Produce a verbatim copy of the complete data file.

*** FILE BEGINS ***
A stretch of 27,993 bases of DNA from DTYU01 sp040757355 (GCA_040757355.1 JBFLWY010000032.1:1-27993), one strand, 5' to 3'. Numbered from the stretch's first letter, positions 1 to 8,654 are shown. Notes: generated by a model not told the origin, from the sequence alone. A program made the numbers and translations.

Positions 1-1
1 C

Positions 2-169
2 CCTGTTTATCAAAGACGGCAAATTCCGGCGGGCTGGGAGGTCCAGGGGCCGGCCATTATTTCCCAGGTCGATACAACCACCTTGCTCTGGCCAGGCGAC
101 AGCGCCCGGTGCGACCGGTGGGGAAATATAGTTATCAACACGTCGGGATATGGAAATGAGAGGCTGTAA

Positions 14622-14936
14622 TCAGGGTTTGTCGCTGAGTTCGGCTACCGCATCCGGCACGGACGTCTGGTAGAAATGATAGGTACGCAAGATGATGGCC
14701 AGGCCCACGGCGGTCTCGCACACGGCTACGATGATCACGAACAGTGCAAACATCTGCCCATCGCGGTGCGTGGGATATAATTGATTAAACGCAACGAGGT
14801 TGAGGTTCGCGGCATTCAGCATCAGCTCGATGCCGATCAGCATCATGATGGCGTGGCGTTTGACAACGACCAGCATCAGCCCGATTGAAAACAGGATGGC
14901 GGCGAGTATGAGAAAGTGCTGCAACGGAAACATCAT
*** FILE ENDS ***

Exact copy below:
A stretch of 27,993 bases of DNA from DTYU01 sp040757355 (GCA_040757355.1 JBFLWY010000032.1:1-27993), one strand, 5' to 3'. Numbered from the stretch's first letter, positions 1 to 8,654 are shown. Notes: generated by a model not told the origin, from the sequence alone. A program made the numbers and translations.

Positions 1-1
1 C

Positions 2-169
2 CCTGTTTATCAAAGACGGCAAATTCCGGCGGGCTGGGAGGTCCAGGGGCCGGCCATTATTTCCCAGGTCGATACAACCACCTTGCTCTGGCCAGGCGAC
101 AGCGCCCGGTGCGACCGGTGGGGAAATATAGTTATCAACACGTCGGGATATGGAAATGAGAGGCTGTAA

Positions 14622-14936
14622 TCAGGGTTTGTCGCTGAGTTCGGCTACCGCATCCGGCACGGACGTCTGGTAGAAATGATAGGTACGCAAGATGATGGCC
14701 AGGCCCACGGCGGTCTCGCACACGGCTACGATGATCACGAACAGTGCAAACATCTGCCCATCGCGGTGCGTGGGATATAATTGATTAAACGCAACGAGGT
14801 TGAGGTTCGCGGCATTCAGCATCAGCTCGATGCCGATCAGCATCATGATGGCGTGGCGTTTGACAACGACCAGCATCAGCCCGATTGAAAACAGGATGGC
14901 GGCGAGTATGAGAAAGTGCTGCAACGGAAACATCAT